If our recent guide on how to not look boring at work proved anything – aside from the power of chambray shirts and the importance of owning a good pen – it’s just how easy it can be to fall into a style rut, particularly in a corporate environment.
However, it isn’t just those that do 9-to-5 hours in 9-by-5 cubicles for whom the style light bulb can stop flickering. Work place dress codes, much like the rules of menswear themselves, have been relaxing for several years now. This means that outfit fatigue can even extend to open-planned-desk-share-cum-ping-pong-breakout-space companies.
And so we got to work immediately – and smart-casually – on a follow-up that was more tailored (or should we say less tailored) to these environments. Here’s How To Not Look Boring At Work – Part 2: Business-Casual edition.
Restructure Your Officewear
Sure, a blazer worn as a separate is less formal than a full suit. However, keep in mind that a double-breasted, gold-buttoned number is still way too stuffy for smart-casual.
Aim for something more relaxed: unstructured, that is, with little or no padding in the shoulder. A slightly shorter length also reads more casual, not to mention contemporary. Italian brands such as Boglioli, Barena and Aspesi have this game on lock, but you can find solid examples at the premium end of the high street with the likes of Reiss and J.Crew.
A good unstructured blazer is so soft – made from pliable materials like boiled or Merino wool – that it’s practically a cardigan, and indeed some versions are knitted, or even in jersey. They’re more casual still, but nevertheless smarter than a hoodie.
Take note, Zuckerberg.
Jack In Your Jacket
If even the most relaxed form of tailoring feels too uptight, a shawl-collar cardigan is a viable business-casual alternative. Just avoid chunky ribbing, outdoorsy toggles or folksy patterns – you are still there to work after all.
While it’s a different interpretation of ‘workwear’, a chore jacket is a little more like a blazer and therefore smarter than a denim jacket, which can also work, particularly if it’s a dark wash version and not distressed.
With its connotations of military and therefore uniform, a lightweight bomber can do double duty as a blazer. The key here is opting for a dark colour such as navy, in a less utilitarian fabric like wool, cotton or linen instead of the usual shiny nylon.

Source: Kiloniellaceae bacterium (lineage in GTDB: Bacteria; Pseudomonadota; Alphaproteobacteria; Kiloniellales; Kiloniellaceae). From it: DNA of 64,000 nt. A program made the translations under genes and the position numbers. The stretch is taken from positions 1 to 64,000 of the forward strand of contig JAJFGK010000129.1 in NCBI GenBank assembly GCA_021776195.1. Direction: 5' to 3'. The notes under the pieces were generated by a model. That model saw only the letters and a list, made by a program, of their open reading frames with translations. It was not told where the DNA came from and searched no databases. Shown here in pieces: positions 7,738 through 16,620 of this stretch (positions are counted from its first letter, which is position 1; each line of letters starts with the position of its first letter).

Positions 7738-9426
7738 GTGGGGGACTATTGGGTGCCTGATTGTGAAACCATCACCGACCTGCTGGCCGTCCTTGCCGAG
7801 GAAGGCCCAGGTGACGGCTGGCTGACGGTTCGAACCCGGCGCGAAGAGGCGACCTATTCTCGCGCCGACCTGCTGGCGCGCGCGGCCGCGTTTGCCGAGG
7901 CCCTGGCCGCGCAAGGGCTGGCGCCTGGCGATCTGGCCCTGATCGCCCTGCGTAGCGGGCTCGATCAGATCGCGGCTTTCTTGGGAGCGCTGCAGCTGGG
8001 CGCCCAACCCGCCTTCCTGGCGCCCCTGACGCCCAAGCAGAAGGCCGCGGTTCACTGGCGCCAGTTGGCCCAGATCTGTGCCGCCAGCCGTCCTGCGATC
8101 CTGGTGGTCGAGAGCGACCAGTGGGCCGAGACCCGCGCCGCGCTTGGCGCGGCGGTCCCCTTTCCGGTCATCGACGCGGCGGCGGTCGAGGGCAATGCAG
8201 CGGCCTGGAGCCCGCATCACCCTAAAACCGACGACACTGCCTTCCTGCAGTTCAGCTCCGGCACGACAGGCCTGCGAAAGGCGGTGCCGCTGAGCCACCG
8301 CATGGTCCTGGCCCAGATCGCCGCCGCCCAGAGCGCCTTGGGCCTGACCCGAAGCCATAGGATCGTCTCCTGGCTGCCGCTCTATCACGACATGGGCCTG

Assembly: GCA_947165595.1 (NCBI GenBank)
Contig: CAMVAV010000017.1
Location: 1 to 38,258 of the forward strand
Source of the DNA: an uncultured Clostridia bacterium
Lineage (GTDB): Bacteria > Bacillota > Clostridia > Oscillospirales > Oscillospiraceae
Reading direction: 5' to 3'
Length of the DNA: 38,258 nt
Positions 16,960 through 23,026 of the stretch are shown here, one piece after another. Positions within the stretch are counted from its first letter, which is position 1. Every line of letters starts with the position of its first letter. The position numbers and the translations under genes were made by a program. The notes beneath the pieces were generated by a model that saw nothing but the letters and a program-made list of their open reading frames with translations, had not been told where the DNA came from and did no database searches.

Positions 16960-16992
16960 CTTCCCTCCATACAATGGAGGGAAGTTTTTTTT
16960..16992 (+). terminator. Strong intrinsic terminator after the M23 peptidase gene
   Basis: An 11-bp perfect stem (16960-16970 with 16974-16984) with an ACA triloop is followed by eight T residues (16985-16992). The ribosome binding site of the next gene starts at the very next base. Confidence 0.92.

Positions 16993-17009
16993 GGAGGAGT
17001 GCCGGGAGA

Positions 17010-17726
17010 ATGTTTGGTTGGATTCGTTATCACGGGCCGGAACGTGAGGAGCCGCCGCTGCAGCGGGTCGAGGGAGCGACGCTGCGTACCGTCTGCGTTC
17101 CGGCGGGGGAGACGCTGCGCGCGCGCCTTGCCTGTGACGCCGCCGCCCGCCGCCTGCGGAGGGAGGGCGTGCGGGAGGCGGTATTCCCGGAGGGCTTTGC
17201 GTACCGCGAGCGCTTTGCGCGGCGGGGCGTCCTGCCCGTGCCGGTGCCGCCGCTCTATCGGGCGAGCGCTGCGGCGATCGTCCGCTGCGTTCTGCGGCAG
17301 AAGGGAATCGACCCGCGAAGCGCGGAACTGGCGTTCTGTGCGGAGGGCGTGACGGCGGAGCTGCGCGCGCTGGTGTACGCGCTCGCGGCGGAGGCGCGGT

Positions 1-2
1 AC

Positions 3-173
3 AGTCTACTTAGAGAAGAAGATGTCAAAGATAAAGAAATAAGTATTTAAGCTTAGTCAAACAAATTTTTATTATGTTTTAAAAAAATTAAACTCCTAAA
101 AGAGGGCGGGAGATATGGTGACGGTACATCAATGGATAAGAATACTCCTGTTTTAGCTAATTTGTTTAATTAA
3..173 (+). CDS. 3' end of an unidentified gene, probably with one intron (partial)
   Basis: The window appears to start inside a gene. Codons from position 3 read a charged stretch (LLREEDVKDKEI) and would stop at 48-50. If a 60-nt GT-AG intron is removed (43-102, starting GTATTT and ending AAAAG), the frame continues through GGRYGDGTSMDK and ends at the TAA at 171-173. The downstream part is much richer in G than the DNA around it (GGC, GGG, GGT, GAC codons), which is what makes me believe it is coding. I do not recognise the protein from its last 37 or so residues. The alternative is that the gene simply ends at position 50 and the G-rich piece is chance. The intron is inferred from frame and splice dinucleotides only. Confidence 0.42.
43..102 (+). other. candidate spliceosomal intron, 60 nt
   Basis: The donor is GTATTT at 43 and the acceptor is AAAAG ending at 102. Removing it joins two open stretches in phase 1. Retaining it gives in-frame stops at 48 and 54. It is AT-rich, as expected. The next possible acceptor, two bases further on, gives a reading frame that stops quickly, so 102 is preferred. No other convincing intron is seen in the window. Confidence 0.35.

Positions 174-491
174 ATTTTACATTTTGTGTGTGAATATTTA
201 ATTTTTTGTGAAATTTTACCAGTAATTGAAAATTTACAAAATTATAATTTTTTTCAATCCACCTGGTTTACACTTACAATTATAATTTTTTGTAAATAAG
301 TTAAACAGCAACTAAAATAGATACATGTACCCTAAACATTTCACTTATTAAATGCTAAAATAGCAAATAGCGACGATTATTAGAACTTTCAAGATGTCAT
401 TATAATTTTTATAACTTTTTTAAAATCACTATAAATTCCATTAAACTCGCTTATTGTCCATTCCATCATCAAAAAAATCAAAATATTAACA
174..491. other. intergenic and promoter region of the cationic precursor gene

Note: You might want to balance the casualness of these options out with a smarter button-up shirt rather than a T-shirt, and trousers or chinos instead of jeans.
Be A Team Player
Nothing screams ‘catalogue model’ like a V-neck jumper and an open-collared shirt. A crew-neck style is eminently more modern, and sportier. Besides, you don’t need space for a tie. You can even play up the sportswear vibes with a knit that copies the traditional ‘V’ stitched at the collar of a sweatshirt. Or, provided that it’s slim enough, sub an actual jersey sweat for a knit to make your blazer and chinos feel more jock than nerd.
On a similar note, you could also deploy a knitted bomber or zip-up track top. The fabric makes them feel more refined and therefore more formal, while the military/athletic silhouette and hardware gives them – and you – just that little bit of an edge.
Dress Down Everyday
In the same way that a rigidly tailored blazer is smart-casual overkill, a stiff-collared Jermyn Street shirt is too, well, stiff. A soft-collared button-down is a much better option, in a fabric such as Oxford rather than shiny poplin.
Again, button-down shirts can look a little bit too stock photo; swapping Oxford cloth for chambray or denim adds a touch of ranch-hand roughness, and visual interest. A grandad or collarless shirt meanwhile looks modern, and not like you forgot your tie. Either way, ensure that your shirt’s tails aren’t too long if you want to wear it untucked.
Falling between a shirt and a T-shirt, a polo is another solid alternative, especially if it’s long-sleeved and in a more premium fabric such as merino wool. This can also be worn under a blazer as an alternative to a traditional button-down.
Then there’s the most casual of smart-casual options – a T-shirt. Finding the right kind to wear with a blazer can be tricky: suitable quality, neither too thick nor too sheer and with a neckline that’s more undershirt than Geordie Shore. If in doubt, stock up on Uniqlo’s excellent, yet affordable, Supima cotton versions.